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U.S. dollar share of global currency reserves at lowest since 2013: IMF data

Reuters logo Reuters 9/30/2019 By Saqib Iqbal Ahmed
a hand holding a piece of paper: An employee counts U.S. dollar bills at a money exchange office in central Cairo© Reuters/MOHAMED ABD EL GHANY An employee counts U.S. dollar bills at a money exchange office in central Cairo

By Saqib Iqbal Ahmed

(Reuters) - The U.S. dollar's share of currency reserves reported to the International Monetary Fund fell in the second quarter to its lowest level since the end of 2013, while the yen's share of reserves grew to the largest in nearly two decades, data released on Monday showed.

a close up of a newspaper: FILE PHOTO: South Korean won, Chinese yuan and Japanese yen notes are seen on U.S. 100 dollar notes in this picture illustration taken in Seoul© Reuters/Kim Hong-Ji FILE PHOTO: South Korean won, Chinese yuan and Japanese yen notes are seen on U.S. 100 dollar notes in this picture illustration taken in Seoul

Reserves held in U.S. dollars totaled $6.79 trillion, or 61.63% of allocated reserves, in the second quarter, compared with $6.74 trillion, or 61.86%, in the first quarter.

This was the greenback's smallest share of overall reserves since the fourth quarter of 2013 when it was 61.27%.

Total allocated reserves increased to $11.02 trillion in the second quarter from $10.90 trillion in the previous quarter.

Global reserves are assets of central banks held in different currencies, primarily used to support their liabilities. Central banks sometimes use reserves to help support their respective currencies.

(GRAPHIC: Currency composition of FX reserves: https://fingfx.thomsonreuters.com/gfx/mkt/12/6747/6678/Pasted%20Image.jpg)

The share of foreign exchange reserves in the Japanese yen, the euro and the Chinese yuan all increased from the previous quarter, extending a recent trend where the dollar's share of currency reserves has declined at the expense of these currencies.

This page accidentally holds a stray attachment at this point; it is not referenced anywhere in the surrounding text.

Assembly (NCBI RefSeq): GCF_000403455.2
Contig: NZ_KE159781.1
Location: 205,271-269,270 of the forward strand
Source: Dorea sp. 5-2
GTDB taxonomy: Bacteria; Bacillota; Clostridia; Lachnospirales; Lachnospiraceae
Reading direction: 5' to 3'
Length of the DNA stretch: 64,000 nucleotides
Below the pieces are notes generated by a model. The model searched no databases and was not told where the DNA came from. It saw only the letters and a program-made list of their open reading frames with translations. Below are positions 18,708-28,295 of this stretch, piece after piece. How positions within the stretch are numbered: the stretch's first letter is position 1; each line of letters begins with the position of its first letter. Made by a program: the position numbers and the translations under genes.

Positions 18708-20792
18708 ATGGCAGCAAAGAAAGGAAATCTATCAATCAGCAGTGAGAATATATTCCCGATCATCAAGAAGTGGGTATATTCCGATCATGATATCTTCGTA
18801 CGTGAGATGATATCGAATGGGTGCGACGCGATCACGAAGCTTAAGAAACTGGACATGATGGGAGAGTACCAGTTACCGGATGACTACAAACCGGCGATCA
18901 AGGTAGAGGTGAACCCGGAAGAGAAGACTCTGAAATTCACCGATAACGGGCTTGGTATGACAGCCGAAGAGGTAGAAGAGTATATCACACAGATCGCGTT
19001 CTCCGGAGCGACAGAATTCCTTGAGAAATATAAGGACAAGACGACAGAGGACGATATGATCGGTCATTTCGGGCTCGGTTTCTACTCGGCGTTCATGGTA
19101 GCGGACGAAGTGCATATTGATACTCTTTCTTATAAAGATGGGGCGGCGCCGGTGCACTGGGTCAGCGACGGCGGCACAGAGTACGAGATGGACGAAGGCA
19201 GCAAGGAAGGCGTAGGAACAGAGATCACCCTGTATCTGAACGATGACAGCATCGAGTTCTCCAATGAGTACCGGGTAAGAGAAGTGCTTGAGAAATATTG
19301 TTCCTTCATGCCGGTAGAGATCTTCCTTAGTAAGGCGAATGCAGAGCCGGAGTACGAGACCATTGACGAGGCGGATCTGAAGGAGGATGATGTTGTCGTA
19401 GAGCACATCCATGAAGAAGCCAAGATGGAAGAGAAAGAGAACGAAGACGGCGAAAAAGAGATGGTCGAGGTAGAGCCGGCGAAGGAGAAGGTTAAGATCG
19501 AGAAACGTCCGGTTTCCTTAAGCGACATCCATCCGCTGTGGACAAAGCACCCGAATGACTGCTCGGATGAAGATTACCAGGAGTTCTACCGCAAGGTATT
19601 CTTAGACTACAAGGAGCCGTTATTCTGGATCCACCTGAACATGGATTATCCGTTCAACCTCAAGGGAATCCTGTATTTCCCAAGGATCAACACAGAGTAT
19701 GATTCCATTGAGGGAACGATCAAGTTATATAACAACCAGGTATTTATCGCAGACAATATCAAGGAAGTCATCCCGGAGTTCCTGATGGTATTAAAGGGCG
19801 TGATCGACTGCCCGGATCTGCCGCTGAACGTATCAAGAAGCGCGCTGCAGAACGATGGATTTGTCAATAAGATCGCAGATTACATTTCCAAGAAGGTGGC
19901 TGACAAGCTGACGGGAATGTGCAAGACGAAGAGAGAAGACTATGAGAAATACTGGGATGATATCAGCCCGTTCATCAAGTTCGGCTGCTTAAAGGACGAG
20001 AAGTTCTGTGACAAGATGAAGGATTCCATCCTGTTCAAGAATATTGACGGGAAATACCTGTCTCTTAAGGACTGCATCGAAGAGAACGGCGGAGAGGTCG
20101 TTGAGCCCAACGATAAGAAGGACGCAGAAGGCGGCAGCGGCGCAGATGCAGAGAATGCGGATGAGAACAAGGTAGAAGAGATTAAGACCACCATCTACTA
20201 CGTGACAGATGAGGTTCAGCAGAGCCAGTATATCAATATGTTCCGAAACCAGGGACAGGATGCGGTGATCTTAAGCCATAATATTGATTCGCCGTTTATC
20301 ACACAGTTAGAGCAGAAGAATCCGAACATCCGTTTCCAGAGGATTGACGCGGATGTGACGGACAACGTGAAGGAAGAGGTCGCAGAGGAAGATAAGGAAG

"With the yuan becoming a reserve currency with the IMF's blessing, it means loans and things that were not denominated in yuan are now prevalent," said Juan Perez, senior currency trader with Tempus Inc in Washington.

"Additionally, euro and yen increased in the reserves of other banks who saw the euro as a safe-haven because of the European Central Bank's commitment to the currency, while the yen's safe-haven status made it more attractive with every scare or potential for regression in economic progress," Perez said.

The U.S. dollar remains the world's dominant reserve currency but central banks around the globe appeared to continue to diversify their reserves away from the greenback.

The yen's share of global allocated currency reserves rose to 5.41% in the second quarter of 2019 to the largest since the first quarter of 2001.

The share of allocated currency reserves held in yuan, also known as renminbi, rose to 1.97%, the highest since the IMF began reporting its share of central bank holdings in the fourth quarter of 2016.

(Reporting by Richard Leong and Saqib Iqbal Ahmed; Editing by Ed Osmond and Lisa Shumaker)

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